Chinese telecommunications giant Huawei believes revenues derived from its Middle East operations will rise by about 10 percent this year, the firm’s deputy chairman told Arabian Business.
The Shenzhen-based company, which specialises in networking hardware, mobile devices and IT services, currently has revenues of about US$3bn across the region and US$32bn worldwide. It has said previously that it wishes to be a US$100bn a year company within the next decade.
“In the Middle East we’re very confident that this year we will be in around 10 percent growth,” Ken Hu, who is also Huawei’s ‘rotating CEO’, said in an interview in Dubai. Its customers in the region include Etisalat, for which it has built a UAE-wide LTE broadband network, and operator STC in Saudi Arabia.
Hu said that Huawei was anticipating strong global growth in its mobile devices division, which sells smartphones and tablets, as that of its carrier network unit slows. “This year our device business will contribute roughly 30 percent of our global revenue, which is around US$9bn,” he said.
Hu added that the company, which sources about 70 percent of sales from outside its native China, is increasingly focusing on emerging markets in light of ongoing economic turmoil in the West.
“We feel that the global market is in a pretty difficult shape because of the situation in the US and also in Europe, particularly the crisis in the European market,” he said. “However, we’re still confident that we can meet our target for this year which is around a 15 percent to 20 percent growth in our revenue [for full year 2012].”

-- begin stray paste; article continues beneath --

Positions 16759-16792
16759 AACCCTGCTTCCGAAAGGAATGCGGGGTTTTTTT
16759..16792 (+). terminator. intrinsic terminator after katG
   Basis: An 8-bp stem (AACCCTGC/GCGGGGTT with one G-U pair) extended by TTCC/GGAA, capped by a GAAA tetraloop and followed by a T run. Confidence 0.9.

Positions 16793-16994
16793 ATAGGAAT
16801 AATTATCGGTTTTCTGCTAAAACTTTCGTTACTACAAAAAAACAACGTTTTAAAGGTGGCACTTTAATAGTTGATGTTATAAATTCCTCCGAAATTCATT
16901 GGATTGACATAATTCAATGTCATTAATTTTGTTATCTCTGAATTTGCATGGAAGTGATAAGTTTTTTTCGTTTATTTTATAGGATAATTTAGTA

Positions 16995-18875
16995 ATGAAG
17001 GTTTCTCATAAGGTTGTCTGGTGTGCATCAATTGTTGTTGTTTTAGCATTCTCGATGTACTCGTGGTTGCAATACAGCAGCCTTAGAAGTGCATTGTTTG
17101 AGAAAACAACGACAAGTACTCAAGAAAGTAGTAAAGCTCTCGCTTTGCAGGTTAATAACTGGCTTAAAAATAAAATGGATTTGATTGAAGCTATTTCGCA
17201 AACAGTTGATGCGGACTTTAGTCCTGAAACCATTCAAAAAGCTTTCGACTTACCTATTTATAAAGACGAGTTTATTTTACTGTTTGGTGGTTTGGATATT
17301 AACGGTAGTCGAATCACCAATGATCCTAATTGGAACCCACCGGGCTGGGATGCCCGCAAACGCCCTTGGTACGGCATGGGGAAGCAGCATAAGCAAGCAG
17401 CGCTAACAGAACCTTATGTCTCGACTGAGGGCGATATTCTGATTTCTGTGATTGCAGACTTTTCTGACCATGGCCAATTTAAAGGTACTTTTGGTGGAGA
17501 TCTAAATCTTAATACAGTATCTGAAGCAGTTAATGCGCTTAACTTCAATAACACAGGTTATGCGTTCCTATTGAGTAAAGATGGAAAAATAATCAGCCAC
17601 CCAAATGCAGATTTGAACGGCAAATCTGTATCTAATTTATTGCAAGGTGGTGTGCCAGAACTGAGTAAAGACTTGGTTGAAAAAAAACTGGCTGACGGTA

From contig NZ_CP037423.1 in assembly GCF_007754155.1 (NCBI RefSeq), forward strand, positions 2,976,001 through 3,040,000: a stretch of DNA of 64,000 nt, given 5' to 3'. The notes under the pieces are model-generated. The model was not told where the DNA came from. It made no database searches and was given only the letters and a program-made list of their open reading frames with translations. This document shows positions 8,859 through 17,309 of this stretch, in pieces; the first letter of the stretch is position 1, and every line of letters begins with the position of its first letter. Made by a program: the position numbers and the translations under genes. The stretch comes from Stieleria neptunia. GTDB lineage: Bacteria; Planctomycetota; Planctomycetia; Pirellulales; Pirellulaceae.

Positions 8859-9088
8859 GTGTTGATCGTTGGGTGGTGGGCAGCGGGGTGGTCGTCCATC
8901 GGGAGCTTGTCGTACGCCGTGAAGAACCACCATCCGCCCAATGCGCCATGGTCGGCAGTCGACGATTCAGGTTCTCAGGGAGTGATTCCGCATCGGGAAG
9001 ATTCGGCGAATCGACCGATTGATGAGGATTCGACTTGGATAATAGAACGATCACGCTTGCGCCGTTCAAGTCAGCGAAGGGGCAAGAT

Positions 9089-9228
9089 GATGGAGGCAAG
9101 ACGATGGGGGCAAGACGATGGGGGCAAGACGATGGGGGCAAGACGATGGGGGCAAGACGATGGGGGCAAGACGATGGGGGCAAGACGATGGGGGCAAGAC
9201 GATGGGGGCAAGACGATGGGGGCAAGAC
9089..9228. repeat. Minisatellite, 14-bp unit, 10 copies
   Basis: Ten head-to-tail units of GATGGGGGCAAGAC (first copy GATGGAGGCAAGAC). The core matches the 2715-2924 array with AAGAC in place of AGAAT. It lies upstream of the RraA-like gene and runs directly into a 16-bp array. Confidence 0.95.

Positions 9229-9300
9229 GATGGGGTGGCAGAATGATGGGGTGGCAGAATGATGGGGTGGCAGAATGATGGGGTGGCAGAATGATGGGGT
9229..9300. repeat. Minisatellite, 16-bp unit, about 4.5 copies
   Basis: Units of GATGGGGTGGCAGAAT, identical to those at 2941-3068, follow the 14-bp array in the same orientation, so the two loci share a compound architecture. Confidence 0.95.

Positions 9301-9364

Hu denied press reports that the company was planning an initial public offering (IPO) on a global stock market in the near future, although refused to rule out a future listing.
Huawei has struggled to gain access to potentially lucrative territories including the US and Australia after governments in those countries expressed security concerns regarding the company. Hu told Arabian Business that a US government investigation whose conclusion was that American companies should avoid doing business with Huawei was a sign of "rising [economic] protectionism".
The increased transparency that comes with an IPO could be one way of helping assuage these concerns. “The IPO is always in our consideration as our growth strategy”, Hu said, without giving further details.